This is unlikely to be a concern in the next few months or quarters. For now, unstinting monetary and fiscal support is surely necessary. But the subsequent unwinding of these measures won't be straightforward, and that's when the risk of higher inflation might emerge.

For one thing, levels of public debt are certain to be much higher, and in due course attention will turn to the steps needed to contain them. At that point, economies could still be a long way from full employment, because the post-coronavirus adjustment is likely to involve some restructuring of the economy, as opposed to merely rehiring people into their old jobs. Against that background, there'll be resistance to renewed "austerity" - meaning tax increases and cuts in public spending. Yet without deliberate fiscal tightening, governments could find it harder to persuade investors to keep buying their debt, which in turn would push bond prices down and interest rates up.

This would put the Federal Reserve and other central banks in a bind. Would they allow interest rates to rise and financial conditions to tighten before everybody was back at work and the pre-coronavirus trend of output had resumed? I wouldn't take it for granted. The Fed's dual mandate requires it to weigh employment as well as inflation; the European Central Bank's mandate doesn't, but that hasn't stopped the ECB from behaving as though it did. The temptation to maintain stimulus by any means necessary - and indeed the legitimate case for doing so - would be strong. That's an inflationary prospect.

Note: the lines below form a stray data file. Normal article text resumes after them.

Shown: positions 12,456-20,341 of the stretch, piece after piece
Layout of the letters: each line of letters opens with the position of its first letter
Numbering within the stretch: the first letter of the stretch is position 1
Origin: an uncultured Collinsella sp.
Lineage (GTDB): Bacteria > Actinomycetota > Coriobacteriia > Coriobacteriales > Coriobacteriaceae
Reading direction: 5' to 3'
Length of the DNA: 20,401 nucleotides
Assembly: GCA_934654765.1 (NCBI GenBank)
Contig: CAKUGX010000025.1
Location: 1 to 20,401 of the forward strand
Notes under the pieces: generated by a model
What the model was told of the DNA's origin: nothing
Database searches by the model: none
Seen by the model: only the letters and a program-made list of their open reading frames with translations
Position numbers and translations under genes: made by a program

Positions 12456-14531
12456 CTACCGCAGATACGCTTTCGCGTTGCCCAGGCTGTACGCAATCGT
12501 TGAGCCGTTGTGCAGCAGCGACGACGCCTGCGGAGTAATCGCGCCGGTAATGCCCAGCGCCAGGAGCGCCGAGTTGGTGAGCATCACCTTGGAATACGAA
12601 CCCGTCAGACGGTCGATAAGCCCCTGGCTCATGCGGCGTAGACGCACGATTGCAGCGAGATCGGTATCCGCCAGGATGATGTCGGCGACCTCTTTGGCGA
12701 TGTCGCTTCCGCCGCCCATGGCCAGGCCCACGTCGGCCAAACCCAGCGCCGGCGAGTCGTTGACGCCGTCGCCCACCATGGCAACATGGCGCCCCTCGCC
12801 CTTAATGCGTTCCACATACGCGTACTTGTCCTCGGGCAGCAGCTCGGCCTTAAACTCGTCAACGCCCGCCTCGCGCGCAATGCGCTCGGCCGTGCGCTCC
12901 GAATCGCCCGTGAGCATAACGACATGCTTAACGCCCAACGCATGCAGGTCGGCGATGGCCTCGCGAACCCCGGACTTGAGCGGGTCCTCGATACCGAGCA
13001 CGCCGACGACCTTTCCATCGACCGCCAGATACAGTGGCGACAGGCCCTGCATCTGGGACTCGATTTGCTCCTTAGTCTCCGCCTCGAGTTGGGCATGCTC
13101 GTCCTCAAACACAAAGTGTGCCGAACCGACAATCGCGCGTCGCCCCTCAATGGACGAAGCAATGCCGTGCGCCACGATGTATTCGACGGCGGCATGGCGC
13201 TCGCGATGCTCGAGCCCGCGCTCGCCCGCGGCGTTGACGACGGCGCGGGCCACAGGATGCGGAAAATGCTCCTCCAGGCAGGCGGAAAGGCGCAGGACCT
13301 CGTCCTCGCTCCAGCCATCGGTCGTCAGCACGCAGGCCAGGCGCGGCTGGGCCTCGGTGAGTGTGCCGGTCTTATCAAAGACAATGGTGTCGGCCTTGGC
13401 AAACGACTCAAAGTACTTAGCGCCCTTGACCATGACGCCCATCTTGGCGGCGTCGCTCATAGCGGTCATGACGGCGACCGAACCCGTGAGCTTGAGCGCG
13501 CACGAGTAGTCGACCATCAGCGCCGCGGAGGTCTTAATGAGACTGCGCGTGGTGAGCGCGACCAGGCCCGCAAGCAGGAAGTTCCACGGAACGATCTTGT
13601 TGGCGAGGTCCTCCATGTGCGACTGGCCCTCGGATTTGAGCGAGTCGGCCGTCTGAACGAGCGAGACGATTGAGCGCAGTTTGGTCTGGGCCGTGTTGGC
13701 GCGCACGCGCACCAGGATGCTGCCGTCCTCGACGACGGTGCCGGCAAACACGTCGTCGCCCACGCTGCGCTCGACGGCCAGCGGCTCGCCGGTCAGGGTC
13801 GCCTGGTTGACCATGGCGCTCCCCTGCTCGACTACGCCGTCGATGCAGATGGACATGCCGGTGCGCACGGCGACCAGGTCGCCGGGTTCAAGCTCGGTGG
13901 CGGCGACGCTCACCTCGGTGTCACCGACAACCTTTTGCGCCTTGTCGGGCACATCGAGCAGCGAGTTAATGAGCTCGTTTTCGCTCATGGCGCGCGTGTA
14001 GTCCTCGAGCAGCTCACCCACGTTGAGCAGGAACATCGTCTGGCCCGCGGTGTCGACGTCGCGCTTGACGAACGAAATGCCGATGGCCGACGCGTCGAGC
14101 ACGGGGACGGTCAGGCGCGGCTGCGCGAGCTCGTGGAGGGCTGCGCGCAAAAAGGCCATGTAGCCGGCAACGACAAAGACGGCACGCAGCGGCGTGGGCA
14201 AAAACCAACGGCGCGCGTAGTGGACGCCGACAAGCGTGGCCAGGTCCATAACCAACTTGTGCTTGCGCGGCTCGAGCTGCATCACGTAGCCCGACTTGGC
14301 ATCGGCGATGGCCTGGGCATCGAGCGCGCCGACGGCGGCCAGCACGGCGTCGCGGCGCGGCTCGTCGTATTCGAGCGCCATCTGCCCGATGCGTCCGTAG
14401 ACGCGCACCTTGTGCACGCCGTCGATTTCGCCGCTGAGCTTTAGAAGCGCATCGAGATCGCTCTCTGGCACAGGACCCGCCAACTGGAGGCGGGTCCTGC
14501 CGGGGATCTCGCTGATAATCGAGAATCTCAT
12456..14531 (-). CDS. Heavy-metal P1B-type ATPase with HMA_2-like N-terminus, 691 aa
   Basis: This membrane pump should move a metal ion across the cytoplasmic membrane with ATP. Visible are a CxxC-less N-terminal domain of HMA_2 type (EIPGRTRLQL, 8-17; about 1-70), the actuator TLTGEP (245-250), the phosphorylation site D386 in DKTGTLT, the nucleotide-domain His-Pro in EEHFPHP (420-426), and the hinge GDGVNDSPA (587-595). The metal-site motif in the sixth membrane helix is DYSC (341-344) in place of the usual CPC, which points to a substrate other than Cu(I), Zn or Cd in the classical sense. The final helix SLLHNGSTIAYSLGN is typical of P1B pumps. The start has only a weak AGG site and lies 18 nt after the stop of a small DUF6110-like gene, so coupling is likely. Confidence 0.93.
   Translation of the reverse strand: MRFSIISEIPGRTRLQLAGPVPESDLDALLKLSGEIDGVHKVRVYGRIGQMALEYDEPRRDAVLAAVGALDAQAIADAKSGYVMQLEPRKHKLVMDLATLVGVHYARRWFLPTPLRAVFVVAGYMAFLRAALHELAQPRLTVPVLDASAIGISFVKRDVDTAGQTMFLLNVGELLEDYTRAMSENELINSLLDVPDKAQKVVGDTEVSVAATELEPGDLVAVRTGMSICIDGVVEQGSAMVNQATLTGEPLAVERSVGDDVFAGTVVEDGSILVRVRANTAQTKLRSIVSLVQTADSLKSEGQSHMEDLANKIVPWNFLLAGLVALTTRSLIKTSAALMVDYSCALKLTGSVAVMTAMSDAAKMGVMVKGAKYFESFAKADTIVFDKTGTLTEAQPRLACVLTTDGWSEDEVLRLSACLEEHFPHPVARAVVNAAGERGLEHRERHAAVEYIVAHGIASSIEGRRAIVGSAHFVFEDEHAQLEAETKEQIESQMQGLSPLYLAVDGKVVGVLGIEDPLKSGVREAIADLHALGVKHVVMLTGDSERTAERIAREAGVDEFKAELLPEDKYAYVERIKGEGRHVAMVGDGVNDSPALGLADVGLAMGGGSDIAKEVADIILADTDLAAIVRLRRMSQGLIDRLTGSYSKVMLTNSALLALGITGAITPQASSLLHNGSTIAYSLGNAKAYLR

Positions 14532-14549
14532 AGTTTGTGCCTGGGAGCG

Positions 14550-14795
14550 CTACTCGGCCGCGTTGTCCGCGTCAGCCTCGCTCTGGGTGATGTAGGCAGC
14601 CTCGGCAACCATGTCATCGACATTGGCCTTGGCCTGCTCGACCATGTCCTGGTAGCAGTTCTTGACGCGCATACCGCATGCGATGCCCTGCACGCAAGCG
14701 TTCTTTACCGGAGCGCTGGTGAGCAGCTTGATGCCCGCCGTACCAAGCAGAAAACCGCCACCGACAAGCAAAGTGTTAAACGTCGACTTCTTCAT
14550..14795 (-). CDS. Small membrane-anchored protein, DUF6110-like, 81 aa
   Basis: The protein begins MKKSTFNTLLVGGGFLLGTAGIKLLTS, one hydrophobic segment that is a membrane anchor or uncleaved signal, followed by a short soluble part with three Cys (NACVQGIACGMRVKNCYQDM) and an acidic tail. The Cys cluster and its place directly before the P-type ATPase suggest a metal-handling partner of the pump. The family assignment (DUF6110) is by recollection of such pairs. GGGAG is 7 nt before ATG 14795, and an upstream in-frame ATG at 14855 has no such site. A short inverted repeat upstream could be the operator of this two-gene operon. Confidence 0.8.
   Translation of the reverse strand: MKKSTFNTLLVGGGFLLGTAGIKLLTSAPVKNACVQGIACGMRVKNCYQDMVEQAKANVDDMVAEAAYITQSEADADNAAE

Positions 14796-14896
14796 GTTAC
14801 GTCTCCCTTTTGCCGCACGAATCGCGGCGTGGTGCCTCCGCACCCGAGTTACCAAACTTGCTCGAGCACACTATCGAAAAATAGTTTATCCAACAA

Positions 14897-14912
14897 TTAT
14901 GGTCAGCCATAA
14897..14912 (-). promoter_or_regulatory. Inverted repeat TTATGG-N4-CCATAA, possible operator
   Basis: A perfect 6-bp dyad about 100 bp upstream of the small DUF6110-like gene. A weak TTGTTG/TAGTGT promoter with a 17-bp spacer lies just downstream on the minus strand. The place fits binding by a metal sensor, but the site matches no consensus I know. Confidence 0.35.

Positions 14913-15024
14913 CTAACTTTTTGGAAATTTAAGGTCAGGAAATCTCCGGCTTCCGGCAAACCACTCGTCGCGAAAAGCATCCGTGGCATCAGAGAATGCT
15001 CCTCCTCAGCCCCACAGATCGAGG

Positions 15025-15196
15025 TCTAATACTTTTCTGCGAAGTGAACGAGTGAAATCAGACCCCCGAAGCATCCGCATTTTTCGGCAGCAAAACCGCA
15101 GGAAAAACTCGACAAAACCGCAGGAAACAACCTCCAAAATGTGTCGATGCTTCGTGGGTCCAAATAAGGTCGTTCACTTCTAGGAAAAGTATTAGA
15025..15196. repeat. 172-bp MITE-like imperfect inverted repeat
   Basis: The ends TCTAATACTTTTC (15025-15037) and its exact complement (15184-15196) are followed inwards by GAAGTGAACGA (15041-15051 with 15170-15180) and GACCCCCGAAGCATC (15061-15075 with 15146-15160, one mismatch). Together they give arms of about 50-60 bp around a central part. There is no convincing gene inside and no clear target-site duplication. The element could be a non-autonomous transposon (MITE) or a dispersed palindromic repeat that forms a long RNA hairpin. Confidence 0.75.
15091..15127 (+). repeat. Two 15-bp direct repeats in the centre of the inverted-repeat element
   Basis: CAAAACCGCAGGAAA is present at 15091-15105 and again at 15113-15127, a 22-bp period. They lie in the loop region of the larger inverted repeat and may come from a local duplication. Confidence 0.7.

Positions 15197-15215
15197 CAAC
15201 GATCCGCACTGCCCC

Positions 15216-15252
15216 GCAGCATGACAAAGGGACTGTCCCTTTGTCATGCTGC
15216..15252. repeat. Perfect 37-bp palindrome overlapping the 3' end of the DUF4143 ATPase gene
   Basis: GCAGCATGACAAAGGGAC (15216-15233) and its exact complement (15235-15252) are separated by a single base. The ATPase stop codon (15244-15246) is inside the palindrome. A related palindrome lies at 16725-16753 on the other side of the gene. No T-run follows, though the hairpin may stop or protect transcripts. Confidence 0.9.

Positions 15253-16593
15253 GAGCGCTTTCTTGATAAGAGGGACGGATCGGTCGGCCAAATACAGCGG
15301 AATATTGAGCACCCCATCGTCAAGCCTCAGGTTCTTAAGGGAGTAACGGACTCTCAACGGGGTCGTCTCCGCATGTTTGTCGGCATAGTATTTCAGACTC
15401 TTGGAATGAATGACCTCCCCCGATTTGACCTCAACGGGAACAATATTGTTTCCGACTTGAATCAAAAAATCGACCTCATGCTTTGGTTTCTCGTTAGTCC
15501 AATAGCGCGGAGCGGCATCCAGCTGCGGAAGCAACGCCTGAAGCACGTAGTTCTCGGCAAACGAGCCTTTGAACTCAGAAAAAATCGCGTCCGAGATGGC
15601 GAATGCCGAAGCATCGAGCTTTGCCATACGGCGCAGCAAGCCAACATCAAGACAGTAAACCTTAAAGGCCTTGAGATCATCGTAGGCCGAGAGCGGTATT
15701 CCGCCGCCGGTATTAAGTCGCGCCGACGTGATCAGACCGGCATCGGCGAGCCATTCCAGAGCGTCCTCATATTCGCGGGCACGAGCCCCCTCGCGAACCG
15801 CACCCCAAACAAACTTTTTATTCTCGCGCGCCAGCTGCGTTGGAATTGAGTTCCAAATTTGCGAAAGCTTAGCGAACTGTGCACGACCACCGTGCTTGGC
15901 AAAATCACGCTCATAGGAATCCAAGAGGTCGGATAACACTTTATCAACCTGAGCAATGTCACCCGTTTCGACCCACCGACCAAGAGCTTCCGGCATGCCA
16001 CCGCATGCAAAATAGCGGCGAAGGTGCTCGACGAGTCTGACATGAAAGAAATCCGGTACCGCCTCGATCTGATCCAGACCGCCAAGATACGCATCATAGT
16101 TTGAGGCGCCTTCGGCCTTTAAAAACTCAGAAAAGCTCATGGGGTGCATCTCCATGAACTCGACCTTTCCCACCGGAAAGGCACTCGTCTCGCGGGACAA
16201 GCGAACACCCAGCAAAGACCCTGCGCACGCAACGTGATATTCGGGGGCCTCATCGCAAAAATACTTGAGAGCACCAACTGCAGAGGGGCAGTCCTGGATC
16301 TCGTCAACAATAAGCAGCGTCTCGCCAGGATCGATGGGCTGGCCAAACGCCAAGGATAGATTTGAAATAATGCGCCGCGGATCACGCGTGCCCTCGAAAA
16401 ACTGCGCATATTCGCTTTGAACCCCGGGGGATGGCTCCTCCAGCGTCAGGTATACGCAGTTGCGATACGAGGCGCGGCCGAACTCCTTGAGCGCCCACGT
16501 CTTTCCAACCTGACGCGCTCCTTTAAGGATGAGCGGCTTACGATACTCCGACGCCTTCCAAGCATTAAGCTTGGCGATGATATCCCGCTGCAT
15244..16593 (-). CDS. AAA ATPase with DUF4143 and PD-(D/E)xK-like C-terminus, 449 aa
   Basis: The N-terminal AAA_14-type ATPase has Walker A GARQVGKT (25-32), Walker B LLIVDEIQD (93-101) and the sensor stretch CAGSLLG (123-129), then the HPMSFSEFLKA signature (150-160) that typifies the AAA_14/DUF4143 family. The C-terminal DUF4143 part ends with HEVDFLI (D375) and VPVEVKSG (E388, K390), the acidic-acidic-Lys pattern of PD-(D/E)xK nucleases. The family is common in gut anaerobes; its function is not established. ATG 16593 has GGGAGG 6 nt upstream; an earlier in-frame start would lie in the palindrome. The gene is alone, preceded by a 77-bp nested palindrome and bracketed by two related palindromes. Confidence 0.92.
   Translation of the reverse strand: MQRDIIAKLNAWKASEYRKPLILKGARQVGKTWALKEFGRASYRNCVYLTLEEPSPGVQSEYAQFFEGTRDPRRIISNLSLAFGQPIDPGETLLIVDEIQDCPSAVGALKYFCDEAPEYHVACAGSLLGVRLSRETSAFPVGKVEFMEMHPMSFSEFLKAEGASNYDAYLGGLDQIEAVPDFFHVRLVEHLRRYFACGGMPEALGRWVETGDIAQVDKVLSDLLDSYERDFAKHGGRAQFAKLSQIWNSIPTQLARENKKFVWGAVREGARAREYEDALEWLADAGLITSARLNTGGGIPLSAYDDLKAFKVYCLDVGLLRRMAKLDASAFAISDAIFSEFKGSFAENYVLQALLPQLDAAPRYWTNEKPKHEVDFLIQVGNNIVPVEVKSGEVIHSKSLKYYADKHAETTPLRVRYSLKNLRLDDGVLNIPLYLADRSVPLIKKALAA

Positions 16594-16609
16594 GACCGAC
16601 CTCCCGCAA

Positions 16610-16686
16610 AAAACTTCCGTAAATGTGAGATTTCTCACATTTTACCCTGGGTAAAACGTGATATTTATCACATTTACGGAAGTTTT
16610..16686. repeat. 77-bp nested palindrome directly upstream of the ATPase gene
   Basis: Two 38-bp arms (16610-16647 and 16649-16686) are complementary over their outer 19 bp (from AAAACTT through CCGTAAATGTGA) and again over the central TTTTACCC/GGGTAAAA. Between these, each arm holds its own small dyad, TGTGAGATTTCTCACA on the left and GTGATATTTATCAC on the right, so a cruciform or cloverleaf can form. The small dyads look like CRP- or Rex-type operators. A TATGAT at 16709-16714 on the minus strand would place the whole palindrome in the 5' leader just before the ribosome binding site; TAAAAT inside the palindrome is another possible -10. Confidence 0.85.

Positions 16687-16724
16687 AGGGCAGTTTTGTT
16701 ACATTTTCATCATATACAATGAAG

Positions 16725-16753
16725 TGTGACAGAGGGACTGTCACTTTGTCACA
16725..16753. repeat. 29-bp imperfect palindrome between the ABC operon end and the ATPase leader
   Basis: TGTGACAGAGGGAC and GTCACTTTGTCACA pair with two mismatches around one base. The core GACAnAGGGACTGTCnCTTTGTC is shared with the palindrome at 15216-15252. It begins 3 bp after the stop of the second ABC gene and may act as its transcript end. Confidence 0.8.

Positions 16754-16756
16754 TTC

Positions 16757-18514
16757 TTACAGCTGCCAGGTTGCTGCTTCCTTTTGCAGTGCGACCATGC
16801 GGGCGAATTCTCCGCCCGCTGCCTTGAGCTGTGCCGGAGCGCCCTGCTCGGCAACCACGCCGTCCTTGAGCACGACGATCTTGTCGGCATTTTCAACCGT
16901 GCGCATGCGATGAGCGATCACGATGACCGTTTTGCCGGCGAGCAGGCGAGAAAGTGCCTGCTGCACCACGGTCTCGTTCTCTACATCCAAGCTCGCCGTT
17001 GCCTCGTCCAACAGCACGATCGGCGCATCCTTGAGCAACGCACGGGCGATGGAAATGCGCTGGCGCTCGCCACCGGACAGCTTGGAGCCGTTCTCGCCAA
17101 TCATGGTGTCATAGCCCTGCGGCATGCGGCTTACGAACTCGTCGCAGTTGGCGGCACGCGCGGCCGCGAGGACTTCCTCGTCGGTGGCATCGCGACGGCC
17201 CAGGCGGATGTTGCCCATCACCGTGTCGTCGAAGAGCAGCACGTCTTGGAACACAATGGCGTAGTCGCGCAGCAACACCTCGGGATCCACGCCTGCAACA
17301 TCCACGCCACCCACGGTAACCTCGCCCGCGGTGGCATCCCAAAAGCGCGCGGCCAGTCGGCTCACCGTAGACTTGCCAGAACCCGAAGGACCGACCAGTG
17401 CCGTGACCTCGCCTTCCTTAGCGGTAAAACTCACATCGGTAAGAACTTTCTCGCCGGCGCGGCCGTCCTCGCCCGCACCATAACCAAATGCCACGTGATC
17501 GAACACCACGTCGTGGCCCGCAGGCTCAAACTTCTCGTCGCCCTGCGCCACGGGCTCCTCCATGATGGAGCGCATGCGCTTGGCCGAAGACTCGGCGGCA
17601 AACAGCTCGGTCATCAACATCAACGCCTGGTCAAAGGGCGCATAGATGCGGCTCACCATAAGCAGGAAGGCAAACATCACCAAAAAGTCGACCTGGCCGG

There's another vital ingredient: The consensus of expert opinion has shifted - and, helped along by covid-19, is still shifting - toward denying any such danger.

As Keynes pointed out, the importance of ideas for public policy should never be underestimated. The recent retreat from the goal of trade liberalization followed disenchantment with the previous (and basically correct) conviction that trade is good. Something similar is happening with inflation. Most economists who express a view on it are deeply unalarmed, either because they can't imagine it coming back or because they rather hope it might. If or when inflation does start to rise, they'll be ready with reasons to let it happen, dismissing it as a blip or even, in some ways, a good thing.